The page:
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Pumpkin pie became Illinois’s state pie this summer when, in acknowledgment of the Land of Lincoln’s status as the country’s top pumpkin producer, Governor Bruce Rauner signed a bill giving the dessert that official designation. It now shares equal billing with the state’s official fruit (the Goldrush apple) and snack food (popcorn).

The gourd’s ground zero is downstate Morton, a town about ten miles southeast of Peoria. Morton—proclaimed “pumpkin capital of the world” in 1978 by a previous Republican governor—produces more than 80 percent of the world’s canned pumpkin. That’s a source of tremendous pride for Morton’s roughly 16,000 residents, who host a four-day pumpkin festival every year. This year’s fest, themed “Pumpkins of the Caribbean,” ran September 16 through 19 and featured a pumpkin pageant, pumpkin weigh-off, “Pumpkin Idol,” and a couple of pirate-themed events for good measure.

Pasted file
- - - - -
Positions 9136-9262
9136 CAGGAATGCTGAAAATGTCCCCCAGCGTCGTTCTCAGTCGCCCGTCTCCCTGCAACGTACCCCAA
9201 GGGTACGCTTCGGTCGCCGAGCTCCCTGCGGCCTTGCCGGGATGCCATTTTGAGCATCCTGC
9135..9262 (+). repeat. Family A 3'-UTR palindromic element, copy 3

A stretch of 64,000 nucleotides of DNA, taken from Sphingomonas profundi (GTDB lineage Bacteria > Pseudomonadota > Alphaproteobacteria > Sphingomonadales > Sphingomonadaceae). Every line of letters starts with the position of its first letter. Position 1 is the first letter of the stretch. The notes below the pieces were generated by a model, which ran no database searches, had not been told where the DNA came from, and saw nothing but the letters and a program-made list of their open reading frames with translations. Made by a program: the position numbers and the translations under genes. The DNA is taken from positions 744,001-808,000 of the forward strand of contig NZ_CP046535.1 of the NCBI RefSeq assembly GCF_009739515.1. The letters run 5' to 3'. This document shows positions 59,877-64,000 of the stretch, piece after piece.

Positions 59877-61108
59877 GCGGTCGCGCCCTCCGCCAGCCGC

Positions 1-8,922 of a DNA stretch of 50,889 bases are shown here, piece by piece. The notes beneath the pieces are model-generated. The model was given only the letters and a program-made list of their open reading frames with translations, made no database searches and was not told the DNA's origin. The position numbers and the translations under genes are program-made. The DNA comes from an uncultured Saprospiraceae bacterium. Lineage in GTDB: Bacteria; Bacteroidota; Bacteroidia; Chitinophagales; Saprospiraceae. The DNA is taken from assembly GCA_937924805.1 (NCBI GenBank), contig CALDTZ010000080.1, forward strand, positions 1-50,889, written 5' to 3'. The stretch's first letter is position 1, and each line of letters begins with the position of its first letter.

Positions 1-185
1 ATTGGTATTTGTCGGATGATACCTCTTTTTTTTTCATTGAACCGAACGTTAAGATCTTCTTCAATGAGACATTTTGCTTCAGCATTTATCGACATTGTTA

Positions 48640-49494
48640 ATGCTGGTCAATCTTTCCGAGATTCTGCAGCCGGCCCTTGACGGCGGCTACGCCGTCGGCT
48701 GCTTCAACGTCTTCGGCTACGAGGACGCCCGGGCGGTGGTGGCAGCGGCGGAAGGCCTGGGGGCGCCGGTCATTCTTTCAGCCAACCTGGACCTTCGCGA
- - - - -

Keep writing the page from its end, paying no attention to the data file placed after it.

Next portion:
Farmers from a 50-mile radius around Morton grow pumpkins, but as detailed in a Reader cover story from November 16, 2006, all this mushy orange flesh has historically been canned by seasonal workers. At the time of the article more than half the employees at the city’s now-90-year-old factory were from the tiny Mexican town of La Soledad, Michoacan.

Linda Lutton and Catrin Einhorn’s story is fascinating because it tells a small tale about Morton and La Soledad (“two towns separated by 2,000 miles and an increasingly tense border that are dependent on each other, though one of them barely knows the other exists”) and a larger one about the sobering reality of blue-collar and agricultural labor in America. 

Read it and then remember it the next time you buy those orange cans of Libby’s for your pumpkin pie this Thanksgiving.